You must submit the representment by the Response Due Date, which is approximately 10 days after the date the chargeback was created. If you fail to respond in the time allotted, you will automatically lose the chargeback and the funds will remain with the shopper.

We strongly encourage you to represent every chargeback, even those that have been refunded. This is because a refund does not guarantee the issuing bank will decide the chargeback in the merchant’s favor.

Provide as much compelling evidence as you have on file that challenges the shopper’s claim, such as the shopper’s IP Address, the terms and conditions that the shopper agreed to, the proof of delivery, and any direct communication with the shopper. Your evidence should support your argument that the shopper’s claim is invalid. The chargeback reason code will indicate the reason a shopper gave to the issuer when they initiated the dispute. Certain evidence provides stronger arguments to specific reason codes. Visit Representing Individual Chargebacks Reason Codes for a detailed list of the recommended evidence for each card brand, product type, and reason code.

Pre-Arbitration (formerly known as Second Chargebacks)

The above flow outlines the first chargeback scenario. In Step 5, if the issuing bank continues the dispute with additional evidence, the chargeback process continues with the second chargeback or pre-arbitration process.

The issuer has the right to file a pre-arbitration (formerly second chargebacks) for the same transaction. Reasons for filing a pre-arbitration might include the discovery of new information or a change of the reason code. Upon initiation of a pre-arbitration, the funds would be debited from the merchant's account and the shopper would be credited again, pending a final decision, which would be made after either one of the following items occurs:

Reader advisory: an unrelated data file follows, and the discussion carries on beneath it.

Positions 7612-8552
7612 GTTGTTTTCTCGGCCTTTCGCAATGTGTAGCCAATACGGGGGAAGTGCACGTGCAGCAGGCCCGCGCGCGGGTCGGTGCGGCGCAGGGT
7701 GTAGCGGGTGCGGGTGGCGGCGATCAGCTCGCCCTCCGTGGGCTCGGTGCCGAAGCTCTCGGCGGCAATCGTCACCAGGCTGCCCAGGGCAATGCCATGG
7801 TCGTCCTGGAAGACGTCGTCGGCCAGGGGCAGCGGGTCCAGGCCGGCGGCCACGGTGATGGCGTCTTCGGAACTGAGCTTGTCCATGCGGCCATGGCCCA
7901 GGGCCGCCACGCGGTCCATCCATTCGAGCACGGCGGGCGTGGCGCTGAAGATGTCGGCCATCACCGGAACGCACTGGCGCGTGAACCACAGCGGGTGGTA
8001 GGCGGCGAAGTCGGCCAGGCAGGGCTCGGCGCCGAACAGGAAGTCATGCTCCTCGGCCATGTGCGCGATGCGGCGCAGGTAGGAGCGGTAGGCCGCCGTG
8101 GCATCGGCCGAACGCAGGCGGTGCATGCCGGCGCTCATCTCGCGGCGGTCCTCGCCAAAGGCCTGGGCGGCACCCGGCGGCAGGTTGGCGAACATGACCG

• The merchant accepts the pre-arbitration case and the funds stay with the shopper.
  • Some merchants respond to the pre-arbitration case with additional compelling evidence, moving the case to the arbitration stage. This is risky and not recommended, as cases that are decided in favor of the shopper at the pre-arbitration stage can result in the merchant incurring fees of $500 or more, in addition to any fees they've already paid out during the previous stages.

Since responding to a pre-arbitration may result in high fees (if the merchant loses) and the likelihood of a merchant winning is low, BlueSnap does not support merchants responding to a pre-arbitration.

Common Reasons for Chargebacks

Shopper Disputes

  • The shopper did not receive the product or service
  • The shopper was dissatisfied with the product or service and was not able to reach a resolution with the merchant
  • The merchant did not refund the transaction in a timely manner

Processing Errors

  • The shopper was charged twice for the transaction
  • The shopper was charged an incorrect amount

True Fraud (Identity Theft)

The purchase was not made or authorized by the legitimate card holder due to a variety of fraudulent reasons including identity theft, credit card theft, and scams.

Friendly Fraud (False Fraud)

Friendly fraud or “false fraud” occurs when a shopper (or authorized party) makes a legitimate and authorized purchase, but then files a chargeback falsely claiming it as fraud, services not rendered, or products not received. In some cases, a shopper may commit friendly fraud inadvertently by not fully understanding the process of obtaining a refund and filing a chargeback instead.